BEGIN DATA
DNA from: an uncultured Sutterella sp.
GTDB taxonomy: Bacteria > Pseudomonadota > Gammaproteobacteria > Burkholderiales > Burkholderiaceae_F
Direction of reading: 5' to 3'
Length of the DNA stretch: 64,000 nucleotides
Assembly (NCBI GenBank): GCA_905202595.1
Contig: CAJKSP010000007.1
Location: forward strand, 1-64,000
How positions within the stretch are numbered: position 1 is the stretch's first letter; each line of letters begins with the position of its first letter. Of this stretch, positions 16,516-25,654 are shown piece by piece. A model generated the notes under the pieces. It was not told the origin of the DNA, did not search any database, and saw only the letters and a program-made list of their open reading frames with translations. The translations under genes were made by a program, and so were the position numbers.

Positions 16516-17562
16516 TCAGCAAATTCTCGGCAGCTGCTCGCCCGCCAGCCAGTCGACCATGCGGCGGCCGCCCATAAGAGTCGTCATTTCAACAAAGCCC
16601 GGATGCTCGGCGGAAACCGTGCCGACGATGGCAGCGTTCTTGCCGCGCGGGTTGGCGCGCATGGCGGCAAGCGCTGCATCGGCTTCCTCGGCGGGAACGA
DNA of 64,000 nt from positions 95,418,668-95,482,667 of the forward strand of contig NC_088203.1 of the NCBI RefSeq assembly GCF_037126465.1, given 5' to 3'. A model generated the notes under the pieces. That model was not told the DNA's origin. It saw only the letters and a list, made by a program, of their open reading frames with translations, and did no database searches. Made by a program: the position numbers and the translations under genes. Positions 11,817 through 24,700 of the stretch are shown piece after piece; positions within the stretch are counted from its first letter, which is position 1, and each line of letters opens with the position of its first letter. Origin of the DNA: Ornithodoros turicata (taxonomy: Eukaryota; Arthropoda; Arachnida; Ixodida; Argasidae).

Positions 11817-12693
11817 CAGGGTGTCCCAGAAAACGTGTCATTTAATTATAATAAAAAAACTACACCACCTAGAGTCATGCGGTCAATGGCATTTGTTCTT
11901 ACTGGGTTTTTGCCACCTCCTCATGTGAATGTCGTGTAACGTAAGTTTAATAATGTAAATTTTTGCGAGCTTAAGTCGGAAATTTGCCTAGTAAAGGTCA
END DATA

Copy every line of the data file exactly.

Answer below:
DNA from: an uncultured Sutterella sp.
GTDB taxonomy: Bacteria > Pseudomonadota > Gammaproteobacteria > Burkholderiales > Burkholderiaceae_F
Direction of reading: 5' to 3'
Length of the DNA stretch: 64,000 nucleotides
Assembly (NCBI GenBank): GCA_905202595.1
Contig: CAJKSP010000007.1
Location: forward strand, 1-64,000
How positions within the stretch are numbered: position 1 is the stretch's first letter; each line of letters begins with the position of its first letter. Of this stretch, positions 16,516-25,654 are shown piece by piece. A model generated the notes under the pieces. It was not told the origin of the DNA, did not search any database, and saw only the letters and a program-made list of their open reading frames with translations. The translations under genes were made by a program, and so were the position numbers.

Positions 16516-17562
16516 TCAGCAAATTCTCGGCAGCTGCTCGCCCGCCAGCCAGTCGACCATGCGGCGGCCGCCCATAAGAGTCGTCATTTCAACAAAGCCC
16601 GGATGCTCGGCGGAAACCGTGCCGACGATGGCAGCGTTCTTGCCGCGCGGGTTGGCGCGCATGGCGGCAAGCGCTGCATCGGCTTCCTCGGCGGGAACGA
DNA of 64,000 nt from positions 95,418,668-95,482,667 of the forward strand of contig NC_088203.1 of the NCBI RefSeq assembly GCF_037126465.1, given 5' to 3'. A model generated the notes under the pieces. That model was not told the DNA's origin. It saw only the letters and a list, made by a program, of their open reading frames with translations, and did no database searches. Made by a program: the position numbers and the translations under genes. Positions 11,817 through 24,700 of the stretch are shown piece after piece; positions within the stretch are counted from its first letter, which is position 1, and each line of letters opens with the position of its first letter. Origin of the DNA: Ornithodoros turicata (taxonomy: Eukaryota; Arthropoda; Arachnida; Ixodida; Argasidae).

Positions 11817-12693
11817 CAGGGTGTCCCAGAAAACGTGTCATTTAATTATAATAAAAAAACTACACCACCTAGAGTCATGCGGTCAATGGCATTTGTTCTT
11901 ACTGGGTTTTTGCCACCTCCTCATGTGAATGTCGTGTAACGTAAGTTTAATAATGTAAATTTTTGCGAGCTTAAGTCGGAAATTTGCCTAGTAAAGGTCA